Energia sostenibile per aviazione, marittimo e trasporti pesanti: investimenti, costi e prospettive industriali tra decarbonizzazione e sicurezza energetica
Russia’s aggression towards Ukraine has highlighted the urgency of reducing the EU’s dependence on imported fossil fuels, while supporting at the same time its decarbonisation efforts. This requires the deployment of renewable energy sources across all sectors of the economy with a particular focus on sectors where progress has been slow. This is especially the case for hard-to-abate transport sector, namely aviation and maritime industry.
The Fit for 55 package introduced in 2021 had already proposed tackling these sectors, to get them in line with the efforts to achieve carbon neutrality by 2050. Several measures affect in particular the biofuels sector – including the Renewable Energy Directive (RED), CO2 standards for cars and vans, the Effort Sharing Regulation and the Emissions Trading System with the possible inclusion of transport, and the Energy Taxation Directive. advanced biofuels have been identified in the REDII as one of the key solutions for the deployment of renewable energy sources as their role can be increased to support the reduction of emissions in all transport modes, including the hard to abate.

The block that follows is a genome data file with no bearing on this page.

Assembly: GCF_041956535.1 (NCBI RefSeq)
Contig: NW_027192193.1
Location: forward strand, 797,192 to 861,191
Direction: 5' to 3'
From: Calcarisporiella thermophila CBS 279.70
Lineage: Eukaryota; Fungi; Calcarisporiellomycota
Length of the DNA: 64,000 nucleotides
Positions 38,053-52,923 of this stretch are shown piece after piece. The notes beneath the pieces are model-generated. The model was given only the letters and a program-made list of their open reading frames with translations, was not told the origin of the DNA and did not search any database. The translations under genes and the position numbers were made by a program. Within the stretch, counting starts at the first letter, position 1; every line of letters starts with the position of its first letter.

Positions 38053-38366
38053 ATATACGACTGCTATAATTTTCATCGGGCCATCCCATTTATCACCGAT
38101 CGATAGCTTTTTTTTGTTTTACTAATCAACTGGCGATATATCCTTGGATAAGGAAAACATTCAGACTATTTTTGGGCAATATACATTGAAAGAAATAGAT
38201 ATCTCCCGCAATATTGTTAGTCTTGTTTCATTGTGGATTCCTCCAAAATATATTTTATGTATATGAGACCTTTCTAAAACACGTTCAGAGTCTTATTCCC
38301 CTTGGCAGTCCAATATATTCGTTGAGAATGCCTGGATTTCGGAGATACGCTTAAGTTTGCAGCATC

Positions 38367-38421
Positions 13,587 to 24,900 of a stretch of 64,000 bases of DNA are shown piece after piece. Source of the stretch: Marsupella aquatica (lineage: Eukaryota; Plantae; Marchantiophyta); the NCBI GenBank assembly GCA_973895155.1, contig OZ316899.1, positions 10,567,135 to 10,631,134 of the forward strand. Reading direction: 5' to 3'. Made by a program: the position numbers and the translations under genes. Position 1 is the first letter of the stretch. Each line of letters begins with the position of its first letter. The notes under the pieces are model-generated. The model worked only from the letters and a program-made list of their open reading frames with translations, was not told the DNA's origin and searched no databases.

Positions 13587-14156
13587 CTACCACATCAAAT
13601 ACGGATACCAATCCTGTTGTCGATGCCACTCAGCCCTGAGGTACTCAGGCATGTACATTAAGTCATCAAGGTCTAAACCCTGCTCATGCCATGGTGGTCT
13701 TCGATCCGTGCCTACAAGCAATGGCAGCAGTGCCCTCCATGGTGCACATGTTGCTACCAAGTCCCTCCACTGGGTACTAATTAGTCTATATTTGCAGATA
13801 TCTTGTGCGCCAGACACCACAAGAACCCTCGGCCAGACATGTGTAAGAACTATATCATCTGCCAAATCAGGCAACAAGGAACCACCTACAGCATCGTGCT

While discussion on these sectors’ decarbonisation has been mostly inspired by purely environmental considerations, the current degradation in Europe’s security environment and its energy implications impose a reflection on how to anticipate the decarbonisation of hard to abate sectors. While gas, seen as a transitional option, lies at core of current geopolitical tensions and is foreseen to cost higher for longer, preferred solutions such as hydrogen and its derivatives may only come onstream for the long term, operating at a different timescale with respect to the EU’s need to rapidly reduce its external exposures. This might pave the way for a reconsideration of the potential of biofuels. However, these resources remain controversial – o the basis of their environmental footprint and “feedstock vs foodstock” competition, especially relevant at times of global food crisis - while the potential of advanced (sustainable) biofuels remains disputed as the EU does not foresee a large uptake in its decarbonisation plans. Protectionist measures driven by sustainability considerations have been enacted in the past, causing trade tensions with third countries.
In light of this background, this event intends to discuss Italy’s biofuels challenges and prospects, in light of the currently volatile international political environment and the strengthening of Europe’s decarbonisation ambitions.
Welcome remarkes and chair
Session 1 – Opzioni per la decarbonizzazione del trasporto marittimo
Session 2 – Dialogo con gli stakeholder